Despite the fact that many students with interests in the creative and performing arts have the potential to be successful in science, technology, engineering and mathematics (STEM), they often rule out pursuing careers in STEM. We argue that one reason for this is the broader societal dichotomy between creative and technical fields: students often either like STEM courses or arts and humanities courses. The goal of our program is to capture students’ perceived interests and support them in coming to see the relationship between the creative and performing arts and broader STEM concepts. This goal was accomplished through the design, development, and implementation of a variety of inquiry-based labs. These labs, which were developed primarily by undergraduate and graduate engineering students, focused on a diverse set of topics including image processing, robotics, bioinformatics, and audio processing. Project staff implemented these labs to students in an arts magnet school that is part of a large urban school district. In this paper, we discuss preliminary results from the first two years of the project. In particular, we will focus on (a) a brief description of two labs (which are some of the labs available at http://dk12.ece.drexel.edu), (b) the effectiveness of the labs by assessing i) overall K-12 student attitude change in the program and ii) graduate and undergraduate experiences and development, and (c) lessons learned thus far in the project.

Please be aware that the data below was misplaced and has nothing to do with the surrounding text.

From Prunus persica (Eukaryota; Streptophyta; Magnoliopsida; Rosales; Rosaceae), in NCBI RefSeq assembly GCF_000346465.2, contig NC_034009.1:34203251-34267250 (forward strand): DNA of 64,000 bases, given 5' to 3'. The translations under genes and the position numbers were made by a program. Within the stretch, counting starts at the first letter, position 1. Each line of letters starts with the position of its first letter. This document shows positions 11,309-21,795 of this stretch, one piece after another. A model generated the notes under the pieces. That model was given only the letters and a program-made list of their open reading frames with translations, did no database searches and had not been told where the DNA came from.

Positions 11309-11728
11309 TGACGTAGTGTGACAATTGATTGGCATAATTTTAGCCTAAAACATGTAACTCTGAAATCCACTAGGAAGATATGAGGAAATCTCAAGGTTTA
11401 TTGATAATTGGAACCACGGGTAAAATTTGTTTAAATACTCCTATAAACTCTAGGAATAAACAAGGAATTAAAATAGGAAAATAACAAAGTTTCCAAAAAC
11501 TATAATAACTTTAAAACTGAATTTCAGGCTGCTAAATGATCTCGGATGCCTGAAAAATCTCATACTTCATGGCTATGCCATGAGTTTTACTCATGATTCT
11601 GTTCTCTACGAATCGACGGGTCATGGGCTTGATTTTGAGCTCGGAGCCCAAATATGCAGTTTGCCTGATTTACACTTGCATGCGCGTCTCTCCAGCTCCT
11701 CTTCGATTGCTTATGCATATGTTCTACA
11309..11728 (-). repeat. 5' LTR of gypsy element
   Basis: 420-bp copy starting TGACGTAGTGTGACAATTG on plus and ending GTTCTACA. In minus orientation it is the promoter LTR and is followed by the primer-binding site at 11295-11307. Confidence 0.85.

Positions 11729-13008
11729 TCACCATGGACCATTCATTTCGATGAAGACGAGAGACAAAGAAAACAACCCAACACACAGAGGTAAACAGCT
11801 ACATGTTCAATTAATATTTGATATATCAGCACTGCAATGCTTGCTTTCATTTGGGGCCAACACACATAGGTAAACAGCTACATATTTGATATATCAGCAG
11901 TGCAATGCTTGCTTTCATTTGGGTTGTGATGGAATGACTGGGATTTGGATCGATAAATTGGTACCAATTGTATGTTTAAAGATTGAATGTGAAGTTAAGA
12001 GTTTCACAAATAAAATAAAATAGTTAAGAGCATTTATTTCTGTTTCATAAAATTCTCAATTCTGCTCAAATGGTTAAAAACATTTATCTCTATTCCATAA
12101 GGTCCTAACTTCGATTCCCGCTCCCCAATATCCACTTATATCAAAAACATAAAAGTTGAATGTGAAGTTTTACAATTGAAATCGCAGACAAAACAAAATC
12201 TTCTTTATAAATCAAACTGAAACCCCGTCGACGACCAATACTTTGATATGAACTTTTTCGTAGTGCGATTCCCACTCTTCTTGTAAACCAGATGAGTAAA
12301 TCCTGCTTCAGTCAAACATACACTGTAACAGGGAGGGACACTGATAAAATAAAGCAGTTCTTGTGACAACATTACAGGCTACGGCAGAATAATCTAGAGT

Rationale of STEM for Artistic Students